Contrary to Vince Palamara's claims, the book was absolutely NOT written to counteract his letter to Clint Hill. Mr. Hill never read Palamara's letter—it went straight into the trash. Gerald Blaine wrote this book on his volition, and Mr. Hill contributed after much deliberation.8 (emphasis added)

For his part, Hill told Brian Lamb on the aforementioned C-SPAN program four days later:

I recall receiving a letter which I sent back to him. I didn’t bother with it…he called me and I said ”Hello” but that was about it. But he alleges that because he sent me a letter 22 pages in length apparently, and that I discussed [it] with Jerry. I forgot that I ever got a 22-page letter from this particular individual until I heard him say it on TV and I never discussed it with Jerry or anybody else because it wasn’t important to me.9 (emphasis added)

Yet, in the biggest contradiction of all, Blaine quoted from my letter to Hill when I spoke to him on 6/10/05 and mentioned his deep friendship with Hill, as well, extending back to the late 1950’s. For the record, I received Hill’s signed receipt for the letter and it was never returned to me.10 For his part, Blaine stated on the very same C-SPAN program: “I have never talked to any author of a book”. Another blatant falsehood that went unchallenged: Blaine was interviewed on 5/12/65 for Manchester’s massive best-selling The Death of a President (Blaine is thanked in Manchester’s One Brief Shining Moment, as well) and he was interviewed 2/7/04 and 6/10/05, not to mention e-mail correspondence, by myself for my book Survivor’s Guilt: The Secret Service & The Failure To Protect The President.11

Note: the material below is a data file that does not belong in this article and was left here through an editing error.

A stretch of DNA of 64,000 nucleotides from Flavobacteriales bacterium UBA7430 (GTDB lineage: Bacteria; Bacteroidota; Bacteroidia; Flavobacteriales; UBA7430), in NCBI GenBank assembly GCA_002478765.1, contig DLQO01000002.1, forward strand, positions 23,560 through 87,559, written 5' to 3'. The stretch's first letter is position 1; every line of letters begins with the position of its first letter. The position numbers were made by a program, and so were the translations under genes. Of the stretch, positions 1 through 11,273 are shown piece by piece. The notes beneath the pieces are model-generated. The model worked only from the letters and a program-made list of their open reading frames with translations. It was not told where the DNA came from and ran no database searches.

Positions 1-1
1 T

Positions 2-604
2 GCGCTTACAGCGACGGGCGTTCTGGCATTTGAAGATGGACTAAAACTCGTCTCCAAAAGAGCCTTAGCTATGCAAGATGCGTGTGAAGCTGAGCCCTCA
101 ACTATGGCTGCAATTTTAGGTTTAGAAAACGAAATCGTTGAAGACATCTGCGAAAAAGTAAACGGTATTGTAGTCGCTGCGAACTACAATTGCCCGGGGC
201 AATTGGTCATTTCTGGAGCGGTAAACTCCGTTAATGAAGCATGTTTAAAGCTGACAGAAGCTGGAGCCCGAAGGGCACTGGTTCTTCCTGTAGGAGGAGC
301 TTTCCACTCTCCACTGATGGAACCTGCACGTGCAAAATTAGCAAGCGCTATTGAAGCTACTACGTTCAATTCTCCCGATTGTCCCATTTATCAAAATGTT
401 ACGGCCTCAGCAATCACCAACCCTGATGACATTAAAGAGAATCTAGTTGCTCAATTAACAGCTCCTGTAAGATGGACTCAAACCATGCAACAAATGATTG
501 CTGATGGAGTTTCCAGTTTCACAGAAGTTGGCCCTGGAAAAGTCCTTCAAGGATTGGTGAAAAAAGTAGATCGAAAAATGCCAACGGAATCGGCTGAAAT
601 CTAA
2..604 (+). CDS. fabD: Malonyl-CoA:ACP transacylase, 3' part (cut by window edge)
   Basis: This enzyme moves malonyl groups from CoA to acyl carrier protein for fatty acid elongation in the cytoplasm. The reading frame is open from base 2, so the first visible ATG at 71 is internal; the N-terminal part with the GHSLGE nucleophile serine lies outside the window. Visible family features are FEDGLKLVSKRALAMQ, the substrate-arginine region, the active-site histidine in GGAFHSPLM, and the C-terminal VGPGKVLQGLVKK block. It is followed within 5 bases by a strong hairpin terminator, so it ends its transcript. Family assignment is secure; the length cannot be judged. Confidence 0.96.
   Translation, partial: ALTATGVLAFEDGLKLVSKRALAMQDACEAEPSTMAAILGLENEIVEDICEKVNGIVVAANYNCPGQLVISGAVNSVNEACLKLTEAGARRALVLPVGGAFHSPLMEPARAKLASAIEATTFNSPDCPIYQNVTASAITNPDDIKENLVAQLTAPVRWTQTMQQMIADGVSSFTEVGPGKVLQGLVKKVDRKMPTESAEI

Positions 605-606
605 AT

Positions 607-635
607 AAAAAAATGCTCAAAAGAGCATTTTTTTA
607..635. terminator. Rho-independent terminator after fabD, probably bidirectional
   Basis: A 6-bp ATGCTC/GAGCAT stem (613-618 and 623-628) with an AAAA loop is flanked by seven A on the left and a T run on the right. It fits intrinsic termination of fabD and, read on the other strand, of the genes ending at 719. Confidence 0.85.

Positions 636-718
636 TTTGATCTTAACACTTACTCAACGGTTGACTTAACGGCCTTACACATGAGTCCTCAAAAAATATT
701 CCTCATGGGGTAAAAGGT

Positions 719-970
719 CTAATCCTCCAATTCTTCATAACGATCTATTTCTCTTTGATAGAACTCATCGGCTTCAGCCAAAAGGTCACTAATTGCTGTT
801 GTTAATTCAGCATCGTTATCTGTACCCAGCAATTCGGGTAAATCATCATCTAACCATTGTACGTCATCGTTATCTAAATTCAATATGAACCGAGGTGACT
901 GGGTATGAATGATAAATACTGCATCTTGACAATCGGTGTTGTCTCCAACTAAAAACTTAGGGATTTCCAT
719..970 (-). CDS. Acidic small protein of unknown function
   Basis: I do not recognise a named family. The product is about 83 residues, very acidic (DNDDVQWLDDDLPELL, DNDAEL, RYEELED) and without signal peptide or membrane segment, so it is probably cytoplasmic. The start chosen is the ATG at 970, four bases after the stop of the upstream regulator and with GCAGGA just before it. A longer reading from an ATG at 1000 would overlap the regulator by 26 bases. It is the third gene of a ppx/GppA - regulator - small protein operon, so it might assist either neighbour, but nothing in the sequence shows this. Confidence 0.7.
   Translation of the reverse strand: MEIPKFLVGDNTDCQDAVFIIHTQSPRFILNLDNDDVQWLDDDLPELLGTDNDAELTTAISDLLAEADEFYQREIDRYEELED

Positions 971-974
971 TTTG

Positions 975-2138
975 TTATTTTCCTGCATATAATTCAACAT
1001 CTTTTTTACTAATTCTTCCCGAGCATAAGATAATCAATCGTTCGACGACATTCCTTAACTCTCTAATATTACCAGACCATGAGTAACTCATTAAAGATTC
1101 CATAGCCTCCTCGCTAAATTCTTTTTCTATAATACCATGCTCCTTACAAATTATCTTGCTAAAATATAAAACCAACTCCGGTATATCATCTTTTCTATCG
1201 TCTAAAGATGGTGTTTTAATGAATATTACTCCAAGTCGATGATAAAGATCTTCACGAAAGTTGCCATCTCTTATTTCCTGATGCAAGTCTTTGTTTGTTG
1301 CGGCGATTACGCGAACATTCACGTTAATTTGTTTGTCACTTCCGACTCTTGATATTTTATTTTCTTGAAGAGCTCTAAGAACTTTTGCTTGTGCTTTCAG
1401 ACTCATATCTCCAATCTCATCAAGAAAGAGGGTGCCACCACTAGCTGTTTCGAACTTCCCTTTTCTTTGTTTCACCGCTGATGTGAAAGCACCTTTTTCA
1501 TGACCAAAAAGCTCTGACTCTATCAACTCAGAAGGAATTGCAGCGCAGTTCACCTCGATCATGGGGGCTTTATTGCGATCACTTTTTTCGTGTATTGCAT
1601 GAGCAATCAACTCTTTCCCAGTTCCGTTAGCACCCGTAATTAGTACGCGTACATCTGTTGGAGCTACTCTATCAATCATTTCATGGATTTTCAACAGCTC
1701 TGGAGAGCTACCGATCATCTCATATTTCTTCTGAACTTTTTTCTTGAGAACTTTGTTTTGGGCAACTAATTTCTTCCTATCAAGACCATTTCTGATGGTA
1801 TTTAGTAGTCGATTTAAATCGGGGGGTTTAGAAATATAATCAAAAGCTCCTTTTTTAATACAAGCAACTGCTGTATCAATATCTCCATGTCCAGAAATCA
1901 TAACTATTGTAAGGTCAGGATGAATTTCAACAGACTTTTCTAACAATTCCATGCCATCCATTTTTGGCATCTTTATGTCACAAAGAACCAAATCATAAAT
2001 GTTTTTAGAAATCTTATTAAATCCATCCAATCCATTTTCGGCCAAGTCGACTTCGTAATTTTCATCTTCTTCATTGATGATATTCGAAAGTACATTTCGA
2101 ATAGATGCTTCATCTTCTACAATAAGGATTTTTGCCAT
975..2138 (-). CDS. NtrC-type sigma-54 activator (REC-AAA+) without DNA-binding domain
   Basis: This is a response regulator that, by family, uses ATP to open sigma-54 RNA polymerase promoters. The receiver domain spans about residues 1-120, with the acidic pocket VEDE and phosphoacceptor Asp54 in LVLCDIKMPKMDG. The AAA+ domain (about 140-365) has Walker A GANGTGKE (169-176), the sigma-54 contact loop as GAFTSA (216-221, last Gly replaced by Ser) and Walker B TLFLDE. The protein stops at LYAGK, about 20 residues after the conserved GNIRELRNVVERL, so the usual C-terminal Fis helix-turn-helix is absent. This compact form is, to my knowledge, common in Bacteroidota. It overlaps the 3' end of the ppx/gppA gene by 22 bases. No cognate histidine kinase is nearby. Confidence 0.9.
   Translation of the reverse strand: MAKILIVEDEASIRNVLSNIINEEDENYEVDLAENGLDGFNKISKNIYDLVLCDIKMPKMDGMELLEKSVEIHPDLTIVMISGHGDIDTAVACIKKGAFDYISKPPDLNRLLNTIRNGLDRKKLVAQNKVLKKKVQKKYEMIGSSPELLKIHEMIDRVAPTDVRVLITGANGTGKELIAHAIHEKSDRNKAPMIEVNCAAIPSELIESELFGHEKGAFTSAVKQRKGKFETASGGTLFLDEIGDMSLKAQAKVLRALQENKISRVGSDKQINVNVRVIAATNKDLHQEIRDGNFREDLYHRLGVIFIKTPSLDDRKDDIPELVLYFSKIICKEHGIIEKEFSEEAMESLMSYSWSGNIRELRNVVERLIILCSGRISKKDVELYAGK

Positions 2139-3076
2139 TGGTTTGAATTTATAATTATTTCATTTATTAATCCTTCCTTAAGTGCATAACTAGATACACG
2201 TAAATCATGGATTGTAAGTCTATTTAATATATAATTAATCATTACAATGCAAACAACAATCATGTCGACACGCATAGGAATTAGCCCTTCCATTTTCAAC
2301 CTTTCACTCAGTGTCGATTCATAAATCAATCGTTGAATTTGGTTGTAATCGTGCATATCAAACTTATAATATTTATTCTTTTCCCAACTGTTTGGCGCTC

Bear with this seeming digression just a tad more, for it does indeed bear directly on both Blaine’s book and on the documentary under specific discussion herein. On the C-SPAN appearance with Hill, regarding myself, Blaine stated: “I am familiar with him, I don’t know him… My assessment of Mr. Palamara is that he called probably all of the agents [true], and what agent who answers a phone is going to answer a question ”Was President Kennedy easy to protect?” [many of them did, and, like Blaine, told me that JFK was a very nice man, never interfered with the actions of the Secret Service at all, nor did President Kennedy ever order the agents off his limousine] Well, probably he was too easy to protect because he was assassinated [what?]. But the fact that the agents aren’t going to tell him anything [many told me information of much value, Blaine included] and he alludes to the fact that when I wrote the book, most of these people were dead. Well, I worked with these people, I knew them like brothers and I knew exactly what was going on and always respected Jim Rowley because he stood up to the issue and said ”Look, we can’t say the President invited himself to be killed so let’s squash this.” So that was the word throughout the Secret Service and he—Mr. Palamara is—there are a number of things that had happened [sic] that he has no credibility [your opinion, Mr. Blaine], he is a self-described expert in his area which I don’t know what it is, he was born after the assassination [as was your co-author, Lisa McCubbin!] and he keeps creating solutions to the assassination until they are proven wrong [again, your opinion, Mr. Blaine].”